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Reading Eragon into it

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Postby Sir Kohran » Mon Jun 02, 2008 7:44 am

I'm sorry but I just hated Eragon. Inspiration from others to create an original work is one thing, but Paolini's constant theft from George Lucas and JRR Tolkien was so blatant and the result so bland it put me off reading anymore of 'his' work.
Last edited by Sir Kohran on Thu Mar 05, 2009 5:10 pm, edited 1 time in total.
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Postby Matt BeDar » Tue Jun 03, 2008 12:51 am

Here here Sir Kohran!! I agree wholeheartedly! He is a thief that really has no originality at all.
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Postby Voran_the_Scholar » Tue Jun 03, 2008 1:25 am

THESENATE wrote:Bigger as in... Larger. The Alps are moutains. The Himalaya's are bigger moutains. Is that what you were asking about?


Well, it was confusing because you didn't say "Mountains in the east and bigger ones in the west." Without the pronoun, I was a little lost. Thanks though. I got it now!

Matt BeDar wrote:True but he could at least have tried not to make the story line so predictable.


And when was the last time you wrote a five hundred page novel that wasn't predictable? :wink:

I don't think you guys give him enough credit. He wrote what he thought was a good story. He didn't ask to become a world-renowned success. But he's probably thanking his lucky stars he's earned so much money by "stealing" someone else's ideas.

I have written a book, so I know how hard it is. And it was very copycatish at first. But I'm changing a bunch of it because I don't want to be torn to pieces on forums like this just because people like my book(...well that's one reason why I'm changing it.)

You can complain all you want about how bad and copycatish a book is, but I guarantee you that you'd be hard pressed to write a book of your own that didn't incorporate some ideas from your favorite authors.

God bless.

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Postby Robin Hood » Tue Jun 03, 2008 1:50 am

THESENATE wrote:Can't help but post. I've read the Eragon and the Eldest, and I can't wait for the third one to come out... I thought I'd like to point something out: In Eragon, they have mountains in the west, and bigger in the west. In Lord of the Rings, they have mountains in the west and bigger in the east. And guess what? In the Wheel of Time series, they have moutains in the west and bigger in the east. And all the west moutains have mystery to them... Like dissappearances in Eragon, Moria in LOTR, and anceint ruins in Wheel of Time... And don't forget all three have uber forests somwhere on the map!


And I can't help but point out this. In the Lord of Rings, the mountains are actually bigger in west, or least that is the general jist that Tolkien seems make. I'll admit that he doesn't actually specifiy sizes ever. Just my half bit.

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Postby Matt BeDar » Tue Jun 03, 2008 2:10 am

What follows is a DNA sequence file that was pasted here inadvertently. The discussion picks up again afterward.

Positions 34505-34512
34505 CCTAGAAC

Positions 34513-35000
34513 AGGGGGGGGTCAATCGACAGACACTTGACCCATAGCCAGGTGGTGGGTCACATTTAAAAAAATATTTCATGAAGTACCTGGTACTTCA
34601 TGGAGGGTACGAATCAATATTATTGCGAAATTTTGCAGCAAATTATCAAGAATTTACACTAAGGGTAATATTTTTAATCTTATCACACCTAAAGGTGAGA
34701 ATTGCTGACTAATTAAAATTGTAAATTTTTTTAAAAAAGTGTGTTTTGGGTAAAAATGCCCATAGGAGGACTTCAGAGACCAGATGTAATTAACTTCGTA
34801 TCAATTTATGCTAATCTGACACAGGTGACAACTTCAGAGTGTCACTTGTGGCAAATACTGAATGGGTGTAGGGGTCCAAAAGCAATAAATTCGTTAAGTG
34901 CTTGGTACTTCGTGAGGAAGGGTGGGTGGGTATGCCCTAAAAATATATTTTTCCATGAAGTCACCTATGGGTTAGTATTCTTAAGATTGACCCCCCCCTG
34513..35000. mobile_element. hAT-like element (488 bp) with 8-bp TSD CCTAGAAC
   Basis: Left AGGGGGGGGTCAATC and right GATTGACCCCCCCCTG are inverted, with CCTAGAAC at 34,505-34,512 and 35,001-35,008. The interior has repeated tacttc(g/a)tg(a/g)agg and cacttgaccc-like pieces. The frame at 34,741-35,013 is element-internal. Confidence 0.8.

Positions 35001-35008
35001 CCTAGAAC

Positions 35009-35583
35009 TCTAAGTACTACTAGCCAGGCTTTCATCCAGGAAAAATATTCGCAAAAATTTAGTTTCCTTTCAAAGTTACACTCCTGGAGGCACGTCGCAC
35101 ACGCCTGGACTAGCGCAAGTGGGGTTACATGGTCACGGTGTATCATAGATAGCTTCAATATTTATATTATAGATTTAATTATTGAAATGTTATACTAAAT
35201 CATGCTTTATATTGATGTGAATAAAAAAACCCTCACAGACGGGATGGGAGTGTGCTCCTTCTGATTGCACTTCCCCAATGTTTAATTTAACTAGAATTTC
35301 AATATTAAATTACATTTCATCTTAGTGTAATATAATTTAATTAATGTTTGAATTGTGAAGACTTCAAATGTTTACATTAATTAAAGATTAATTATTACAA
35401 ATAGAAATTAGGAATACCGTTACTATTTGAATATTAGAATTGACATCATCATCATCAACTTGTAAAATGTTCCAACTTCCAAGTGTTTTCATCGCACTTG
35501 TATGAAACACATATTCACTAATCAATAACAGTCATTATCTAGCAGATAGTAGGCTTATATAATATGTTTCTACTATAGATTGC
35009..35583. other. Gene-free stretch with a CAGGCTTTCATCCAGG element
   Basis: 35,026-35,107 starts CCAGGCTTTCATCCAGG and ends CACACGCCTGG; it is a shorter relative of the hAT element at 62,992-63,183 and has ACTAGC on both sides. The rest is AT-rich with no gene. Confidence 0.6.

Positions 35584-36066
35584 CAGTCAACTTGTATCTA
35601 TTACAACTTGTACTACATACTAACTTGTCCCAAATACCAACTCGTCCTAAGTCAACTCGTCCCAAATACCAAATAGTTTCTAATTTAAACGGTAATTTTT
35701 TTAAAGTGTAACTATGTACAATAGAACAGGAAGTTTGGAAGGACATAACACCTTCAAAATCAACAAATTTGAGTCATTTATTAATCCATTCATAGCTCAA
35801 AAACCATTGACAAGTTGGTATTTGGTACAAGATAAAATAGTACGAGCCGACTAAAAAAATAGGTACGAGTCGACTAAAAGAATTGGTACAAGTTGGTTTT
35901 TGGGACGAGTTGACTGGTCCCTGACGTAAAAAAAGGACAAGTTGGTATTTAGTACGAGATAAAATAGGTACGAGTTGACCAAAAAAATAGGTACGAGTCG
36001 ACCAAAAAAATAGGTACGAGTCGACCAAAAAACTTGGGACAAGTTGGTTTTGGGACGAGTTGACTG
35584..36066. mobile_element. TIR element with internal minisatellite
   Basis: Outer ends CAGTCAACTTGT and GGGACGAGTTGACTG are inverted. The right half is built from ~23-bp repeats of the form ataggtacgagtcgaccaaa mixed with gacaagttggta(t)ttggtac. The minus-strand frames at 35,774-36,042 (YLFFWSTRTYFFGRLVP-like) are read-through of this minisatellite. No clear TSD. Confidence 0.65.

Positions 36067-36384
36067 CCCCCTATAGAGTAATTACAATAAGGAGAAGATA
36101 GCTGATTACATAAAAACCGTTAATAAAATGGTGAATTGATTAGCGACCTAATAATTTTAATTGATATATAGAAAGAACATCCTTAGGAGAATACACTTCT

I stick to what I said earlier. The story line was remarkably predictable no matter how you look at it. The side story with Eragons brother, the one that lead the village through heck and high water, was also predictable and so highly improbable that it could hardly have happened at all. When something unbelievable happens in a book, I would like to have a certain story element make it possible.

Eragon is a flat, boring, predictable and copied book in my opinion. You can have your opinion and try to convince me to see things your way, but I'll still stick by what I said. Boring book. Also ill planned seeing as how he originally wanted to write a trilogy(copycatish) but has now had to change to four books as three wasn't enough to get the whole story in. Poorly planned book series.
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Postby Robin Hood » Tue Jun 03, 2008 2:22 am

Matt BeDar wrote:Also ill planned seeing as how he originally wanted to write a trilogy(copycatish) but has now had to change to four books as three wasn't enough to get the whole story in. Poorly planned book series.


I'll not say anything much, except that books (or series) aren't necessarily planned. A person has an idea, which at the time seems very good. As time passes and the story fleshes out, and new ideas occur, old ideas may seem ill planned. To paraphrase: Art is not an exact science.

And if I may say so, I think you made that last comment because of a slightly biased opinion of the author. Not that I entirely disagree with your thoughts. But we are leaving the realm that this thread started in, and have journeyed up, over and beyond the Off Topic Mountains.

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Postby Voran_the_Scholar » Tue Jun 03, 2008 2:24 am

Robin Hood wrote:And if I may say so, I think you made that last comment because of a slightly biased opinion of the author.
Dan :wink:


No opinion is ever unbiased. That's why it's an opinion. :wink:

God bless.

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Postby Robin Hood » Tue Jun 03, 2008 2:30 am

Voran_the_Scholar wrote:
Robin Hood wrote:And if I may say so, I think you made that last comment because of a slightly biased opinion of the author.